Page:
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  1. #1
    Join Date
    May 2010
    Location
    Surfside Beach, SC
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    249

    Question Foundation for Crush and Strain

    For those of you who do the crush and strain method of processing your honey, what foundation do you find to be the most suitable for this and why?

    Thanks!

  2. #2
    Join Date
    Feb 2005
    Location
    Tucson, Arizona, USA
    Posts
    5,318

    Default Re: Foundation for Crush and Strain

    Foundationless, when built fresh in the season harvested, especially if it was never used to raise brood, it is the more delicate comb, easier to crush - and if you are looking for pure and light colored beeswax, there ya' go.
    48 years - 50 hives - TF
    Joseph Clemens -- Website Under Constructioni

  3. #3
    Join Date
    Apr 2010
    Location
    Tulsa OK. USA
    Posts
    846

    Default Re: Foundation for Crush and Strain

    I use some plastic foundation and some wax, I prefer to scrape the plasic and give it back to them . It seems there is enough wax left on them that the bees draw them back out pretty fast. I only do this with a couple of frames early each year just for my use, the rest I extract except a few foundationless that I use for cut comb. Jim
    Stop and smell the flowers, 50,000 ladies can't be wrong
    Bsweetapiary@aol.com

  4. #4
    Join Date
    Aug 2002
    Location
    Nehawka, Nebraska USA
    Posts
    45,786

    Default Re: Foundation for Crush and Strain

    Anything but wired wax and DuraGilt or DuraComb works well.

    Thin surplus 7/11 will keep the queen out of the supers.
    Foundationless is by far the cheapest.
    I haven't done it, but a lot of people do as Bsweet said and scrape it off the plastic embossed foundation.
    Michael Bush bushfarms.com/bees.htm "Everything works if you let it." ThePracticalBeekeeper.com 40y 200h 37yTF

  5. #5
    Join Date
    Nov 2010
    Location
    Taylorsville, NC,USA
    Posts
    82

    Default Re: Foundation for Crush and Strain

    The best I think is foundationless. Pure white comb and easy to crush. Next would be plastic. All ya have to do is scrape the. Comb off and give the frames back to them to build up.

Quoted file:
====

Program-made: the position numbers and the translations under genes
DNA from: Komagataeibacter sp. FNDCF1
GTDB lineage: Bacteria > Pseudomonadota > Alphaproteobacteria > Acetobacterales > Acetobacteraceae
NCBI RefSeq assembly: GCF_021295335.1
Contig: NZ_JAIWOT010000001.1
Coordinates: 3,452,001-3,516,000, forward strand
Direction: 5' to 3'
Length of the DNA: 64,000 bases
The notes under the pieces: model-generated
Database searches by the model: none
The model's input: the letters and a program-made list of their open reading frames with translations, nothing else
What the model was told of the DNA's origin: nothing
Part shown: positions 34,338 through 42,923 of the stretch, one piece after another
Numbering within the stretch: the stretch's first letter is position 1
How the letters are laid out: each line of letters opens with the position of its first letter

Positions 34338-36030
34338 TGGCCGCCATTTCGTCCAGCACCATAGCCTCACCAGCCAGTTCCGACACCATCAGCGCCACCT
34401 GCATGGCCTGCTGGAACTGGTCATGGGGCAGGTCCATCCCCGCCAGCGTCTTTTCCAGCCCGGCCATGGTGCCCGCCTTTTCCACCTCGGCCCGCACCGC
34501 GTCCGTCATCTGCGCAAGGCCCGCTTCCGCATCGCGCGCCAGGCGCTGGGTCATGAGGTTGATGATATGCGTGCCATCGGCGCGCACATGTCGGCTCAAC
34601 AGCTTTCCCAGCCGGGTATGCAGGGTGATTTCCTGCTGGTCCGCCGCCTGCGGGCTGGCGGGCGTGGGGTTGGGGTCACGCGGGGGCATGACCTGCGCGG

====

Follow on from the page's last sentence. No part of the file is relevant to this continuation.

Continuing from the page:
6. #6
    Join Date
    May 2010
    Location
    Surfside Beach, SC
    Posts
    249

    Default Foundation questions

    Will the bees produce as much wax and honey without foundation?

    Is wax foundation eatable and suitable for comb honey?

    Thanks!

  7. #7
    Join Date
    Nov 2006
    Location
    Tulsa, OK
    Posts
    3,423

    Default Re: Foundation questions

    There is special, thin "surplus" foundation for comb honey, but foundationless can be done for that too.

    If you have drawn comb on foundation, my personal opinion is that you should borrow or rent somebody else's extractor. Drawn comb is a valuable asset. Bees can store more honey next year if they have foundation. Also, having drawn comb is probably the most important factor in preventing swarms.

    In my opinion, it's just plain crazy to tear it up with a crush and strain method.

  8. #8
    Join Date
    Aug 2002
    Location
    Nehawka, Nebraska USA
    Posts
    45,786

    Default Re: Foundation questions

    >Will the bees produce as much wax and honey without foundation?

    Yes. But not as much as with drawn comb. Mostly it's a matter of time. The flow is short and if there is no where to store the nectar then the bees spend the flow building the comb to put it in. If you have drawn comb you'll get a lot more honey. On the other hand, comparing foundation to foundationless, they build the foundationless faster, so they will have a place to store the nectar sooner and will make more honey than with foundation.

    >Is wax foundation eatable and suitable for comb honey?

    The thin surplus is in theory. In reality it's contaminated, but probably less than the "medium brood" foundation.

    >In my opinion, it's just plain crazy to tear it up with a crush and strain method.

    If you have an extractor, yes.
    Michael Bush bushfarms.com/bees.htm "Everything works if you let it." ThePracticalBeekeeper.com 40y 200h 37yTF

  9. #9
    Join Date
    May 2010
    Location
    Surfside Beach, SC
    Posts
    249

    Default Re: Foundation questions

    Yes, if I had an extractor, I would never process my honey by the "crush and strain" method. But, so far, I have only (3) hives and so this has been a satisfactory way to get the job done.

    I did buy a nice honey bucket with strainer that has really helped to speed things up.

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